Down to EarthDown to EarthLand Prices Changing SlowlyCharles E. Gilliland, Tian Su, and Clayton Watson2016-12-09T06:00:00Zresearch-article
Land Markets

Despite continuing turmoil in worldwide oil markets, Texas' statewide land markets managed to post a small gain in prices in second quarter 2016, moving up 2.25 percent to $2,544 per acre from the 2015 second quarter price of $2,460 per acre.

Despite the increase, price per acre inched up only 2.37 percent from the 2016 first quarter price. The typical size of properties statewide closed at 1,116 acres, down 76 acres from second quarter 2015 acreage. The 4,963 sales increased by 18 sales over 2015 second quarter volume. Total dollar volume of sales at $796 million fell short of the 2015 third quarter total of $910 million. Real price settled at $444 per acre (in 1966 dollars), setting another record high real prices (see table and Figures 1–3).

Weak performances in Far West Texas, Gulf Coast–Brazos Bottom, and South Texas reflected downward market pressures from energy price declines. Nevertheless, annualized price increases in the Panhandle and South Plains, Northeast Texas, and Austin–Waco–Hill Country regions offset results in regions with price declines. The number of transactions declined across the board, pointing to possible emerging caution among buyers at current prices.

Adding to the cautionary negative regional price trends, the volume of sales retreated for at least two straight quarters statewide. This pullback suggests potential buyers may be cooling to land purchases at current prices. Weak energy prices coupled with low commodity prices threaten the general prosperity of much of the region.

Studies of Texas land markets indicate oil prices and total Texas personal income have a long-term impact on land markets. Total personal income captures both growth in population and increases in individual incomes. In the shortrun, both these factors have little impact on either land prices or the total number of acres traded. However, over a ten-year period, a 10 percent jump in Texas personal income will boost land prices by nearly 4 percent; a 10 percent bump in oil prices inspires a corresponding 2.5 percent increase in land prices.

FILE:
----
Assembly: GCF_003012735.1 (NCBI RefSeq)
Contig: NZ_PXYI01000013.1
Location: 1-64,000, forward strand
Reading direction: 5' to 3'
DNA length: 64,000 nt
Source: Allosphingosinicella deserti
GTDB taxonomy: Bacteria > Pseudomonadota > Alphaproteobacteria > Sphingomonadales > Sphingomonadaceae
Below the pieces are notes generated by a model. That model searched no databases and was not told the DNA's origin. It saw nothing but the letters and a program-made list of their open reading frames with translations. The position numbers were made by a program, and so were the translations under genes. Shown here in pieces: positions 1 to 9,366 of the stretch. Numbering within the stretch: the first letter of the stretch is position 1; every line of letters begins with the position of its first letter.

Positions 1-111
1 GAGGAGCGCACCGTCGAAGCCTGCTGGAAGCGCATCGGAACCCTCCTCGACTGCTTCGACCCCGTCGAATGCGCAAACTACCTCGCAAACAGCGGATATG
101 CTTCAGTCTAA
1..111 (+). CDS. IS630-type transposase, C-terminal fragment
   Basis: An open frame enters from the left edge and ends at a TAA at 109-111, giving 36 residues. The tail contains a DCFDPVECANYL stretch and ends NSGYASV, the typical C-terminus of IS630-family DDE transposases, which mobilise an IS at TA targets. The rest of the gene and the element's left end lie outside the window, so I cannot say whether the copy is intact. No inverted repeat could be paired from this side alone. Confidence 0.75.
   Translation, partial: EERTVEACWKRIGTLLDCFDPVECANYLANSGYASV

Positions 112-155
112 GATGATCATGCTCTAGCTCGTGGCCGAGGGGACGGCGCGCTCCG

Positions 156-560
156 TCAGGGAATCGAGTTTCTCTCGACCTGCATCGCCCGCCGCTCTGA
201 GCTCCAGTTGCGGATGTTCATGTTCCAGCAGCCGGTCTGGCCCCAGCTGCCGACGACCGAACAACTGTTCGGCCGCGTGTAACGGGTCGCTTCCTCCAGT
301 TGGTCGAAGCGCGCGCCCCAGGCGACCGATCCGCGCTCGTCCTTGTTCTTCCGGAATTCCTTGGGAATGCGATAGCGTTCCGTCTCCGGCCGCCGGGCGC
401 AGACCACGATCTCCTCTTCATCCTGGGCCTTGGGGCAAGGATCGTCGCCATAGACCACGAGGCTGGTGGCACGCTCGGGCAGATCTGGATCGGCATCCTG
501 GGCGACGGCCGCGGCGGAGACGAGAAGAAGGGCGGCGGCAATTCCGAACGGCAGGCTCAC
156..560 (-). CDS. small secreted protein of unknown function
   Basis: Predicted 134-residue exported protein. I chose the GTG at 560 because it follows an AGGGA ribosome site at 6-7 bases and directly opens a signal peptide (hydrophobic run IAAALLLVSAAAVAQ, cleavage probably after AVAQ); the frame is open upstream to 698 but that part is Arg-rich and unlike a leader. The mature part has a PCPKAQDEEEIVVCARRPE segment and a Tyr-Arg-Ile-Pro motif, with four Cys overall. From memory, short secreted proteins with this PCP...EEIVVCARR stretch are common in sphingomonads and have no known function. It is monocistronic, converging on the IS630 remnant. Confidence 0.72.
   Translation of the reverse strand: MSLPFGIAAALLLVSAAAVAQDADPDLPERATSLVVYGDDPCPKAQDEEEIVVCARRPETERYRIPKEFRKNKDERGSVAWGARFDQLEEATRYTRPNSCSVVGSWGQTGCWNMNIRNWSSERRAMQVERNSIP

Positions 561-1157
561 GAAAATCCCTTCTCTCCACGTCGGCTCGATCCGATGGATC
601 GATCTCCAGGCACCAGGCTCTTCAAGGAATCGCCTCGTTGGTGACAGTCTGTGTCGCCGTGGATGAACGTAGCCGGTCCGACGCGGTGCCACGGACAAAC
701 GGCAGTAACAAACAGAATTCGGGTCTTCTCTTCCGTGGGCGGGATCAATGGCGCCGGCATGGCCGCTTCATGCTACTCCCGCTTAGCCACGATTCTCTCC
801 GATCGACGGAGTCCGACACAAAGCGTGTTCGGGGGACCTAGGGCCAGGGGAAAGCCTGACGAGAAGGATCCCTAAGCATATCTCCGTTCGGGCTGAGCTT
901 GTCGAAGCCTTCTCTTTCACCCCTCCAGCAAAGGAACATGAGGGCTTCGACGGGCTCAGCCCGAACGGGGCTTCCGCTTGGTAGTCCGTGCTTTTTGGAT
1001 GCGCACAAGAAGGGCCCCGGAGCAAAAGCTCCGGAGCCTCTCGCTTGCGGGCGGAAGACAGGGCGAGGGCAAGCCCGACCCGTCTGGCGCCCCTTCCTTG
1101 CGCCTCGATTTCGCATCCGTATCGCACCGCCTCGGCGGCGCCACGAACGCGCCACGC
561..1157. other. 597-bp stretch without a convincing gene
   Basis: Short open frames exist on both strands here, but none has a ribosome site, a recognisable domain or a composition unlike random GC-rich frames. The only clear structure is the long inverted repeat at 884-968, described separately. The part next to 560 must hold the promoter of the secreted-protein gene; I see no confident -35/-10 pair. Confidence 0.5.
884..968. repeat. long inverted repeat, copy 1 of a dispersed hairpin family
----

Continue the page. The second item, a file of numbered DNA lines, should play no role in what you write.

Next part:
These two variables also have an impact on the total number of acres trading in the market but in different directions. Specifically, a 10 percent expansion in Texas personal income delivers a long-term, 2 percent increase in total acreage sold. However, a 10 percent increase in oil prices produces a 2 percent decline in total acreage transferred.

A ten percent increase in Texas personal income incites nearly a 6 percent boost in the total dollar volume of transactions in Texas markets, while oil price changes have only a small impact, less than 1 percent for a 10 percent swing. This suggests Texas land market participants have a long memory of past price trends and a reluctance to quickly adjust to changing circumstances. The estimates also suggest that growing total personal income may outweigh the drop in oil prices when it comes to determining prices and volume in Texas land markets.


Dr. Gilliland (c-gilliland@tamu.edu) is a research economist and Su and Watson are research assistants with the Real Estate Center at Texas A&M University.

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Down to EarthDown to EarthLand Markets



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